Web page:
Philip Glass, from Minimalism to mainstream
Where does one begin with the most prolific of major modern composers? Philip Glass has written more than two dozen operas along with a considerable amount of incidental music for plays. By next season, his symphonies will number nine. There are concertos galore, film scores galore, solo pieces galore, and an impossible-to-categorize repertory for his Philip Glass Ensemble (now complemented by the Glass Chamber Players).
Glass’ list of collaborators is also profligate. Along with film and theater directors — high and low — Glass has collaborated with musicians from a startling wide range of classical, pop, jazz and world music traditions and cultures. He gets along, and his music gets along.
It is that companionable aspect of Glass that has no doubt been most responsible for the trajectory of his career. One of the founders of hard-core, anti-establishment Minimalism in the 1960s, the 74-year-old composer has entered the mainstream, be it big-box opera, big-budget movies or, the ultimate pop-culture accolade, having your style ripped off by television commercials.
Throughout this month a Philip Glass Festival (www.philipglassfestival.com), sponsored by the Pacific Symphony and Long Beach Opera, includes concerts, operas, film screenings and talks with Glass. In preparation, here is a potted survey of how the composer got to where he is in three important genres.
Glass in concert
Glass began “Strung Out,” so to speak. That early 1967 piece for amplified violin is all hard edges — melodies whittled down to a few notes, numbingly repeated rhythms, psychedelic phase shifts. The volume is meant to be turned up high, like rock music.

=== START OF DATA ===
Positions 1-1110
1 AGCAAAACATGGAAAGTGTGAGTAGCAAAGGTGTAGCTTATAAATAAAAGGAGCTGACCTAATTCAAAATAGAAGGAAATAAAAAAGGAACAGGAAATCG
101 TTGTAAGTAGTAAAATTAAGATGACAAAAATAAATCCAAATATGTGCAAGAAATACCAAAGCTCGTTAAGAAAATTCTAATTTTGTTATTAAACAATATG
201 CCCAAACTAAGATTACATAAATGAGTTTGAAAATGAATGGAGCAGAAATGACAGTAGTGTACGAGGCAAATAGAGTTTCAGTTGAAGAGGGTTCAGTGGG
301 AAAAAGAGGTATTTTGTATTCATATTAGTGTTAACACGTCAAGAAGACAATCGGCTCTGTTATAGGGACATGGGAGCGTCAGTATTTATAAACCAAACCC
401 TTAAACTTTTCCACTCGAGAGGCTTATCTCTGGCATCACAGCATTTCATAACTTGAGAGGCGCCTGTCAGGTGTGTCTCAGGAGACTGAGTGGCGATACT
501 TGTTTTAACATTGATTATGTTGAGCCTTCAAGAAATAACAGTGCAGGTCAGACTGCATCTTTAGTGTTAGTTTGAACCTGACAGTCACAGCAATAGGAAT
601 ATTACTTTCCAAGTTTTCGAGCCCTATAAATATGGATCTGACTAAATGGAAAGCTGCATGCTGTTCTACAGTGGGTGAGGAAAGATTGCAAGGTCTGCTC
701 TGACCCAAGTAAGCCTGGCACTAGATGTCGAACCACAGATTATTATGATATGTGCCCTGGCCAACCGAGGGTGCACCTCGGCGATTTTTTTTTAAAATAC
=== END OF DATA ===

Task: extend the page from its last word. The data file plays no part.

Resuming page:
Over the next decade the processes of Glass’ early process music grew into grandly evolving structures. In 1976, he produced the four-hour virtuosic “Music in Twelve Parts,” with its infinite variety of shifting patterns and textures. From there he gradually entered into more traditional concert music. Orchestras hated the finger-cramping repetitions and the difficulty of counting rhythmic shifts. But Glass, nonetheless, gained the imprimatur of the likes of conductor Christoph von Dohnányi and violist Gidon Kremer.
Glass’ first symphony, in 1991, was a provocative Glassification of David Bowie and Brian Eno’s progressive rock album “Low.” Only eight years later, his Fifth was commissioned by the Salzburg Festival to celebrate the coming millennium. A huge oratorio-like choral symphony, it sets texts from a variety of sacred sources. The full-scale oratorio “The Passion of Ramakrishna,” given its premiere by the Pacific Symphony in 1996 and repeated this week as the centerpiece of this year’s American Composers Festival, is a kind of sequel.
Glass has also been a purveyor of solo and chamber music. Most recently he has turned to intimate solo cello and solo violin pieces characterized by grandly Romantic gestures.
The now legendary 1976 “Einstein on the Beach” — an opera, in collaboration with Robert Wilson, of images and music — propelled Glass to fame. Written for his ensemble, it was in many respects a grand extension of the kind of incidental music he had been for years supplying to the avant-garde troupe Mabou Mines. The success of “Einstein” led to traditional commissions from established opera companies. The portrait operas “Satyagrapha” (about Gandhi) and “Akhnaten,” which reaches Long Beach Opera on March 19, came next.
From there, the subjects have been myriad and so have the theatrical experiments. An opera based on Cocteau’s film “Beauty and the Beast” is actually sung to the movie (with the original soundtrack turned off). Columbus has been a subject (“The Voyage”) as have the science fiction novels of Nobel laureate Doris Lessing. An opera about Walt Disney will be next.
Glass entered feature film five years after “Einstein,” collaborating with Godfrey Reggio, another radical director obsessed with imagery. In their “Koyaanisqatsi,” visions of our cities and our planet are sped up and slowed down to show the array and disarray of modern life.
In Paul Schrader’s “Mishima,” about the Japanese novelist, and Martin Scorsese’s “Kundun,” about the Dalai Lama, Glass’ music helped elevate finely made films. But he has also scored the icky horror film “Candyman: Farewell to the Flesh” and supplied Woody Allen with a blubbing soundtrack to “Cassandra’s Dream.” Glass’ second of three Academy Award nominations was for “The Hours,” which his music prevented from becoming outright saccharine.
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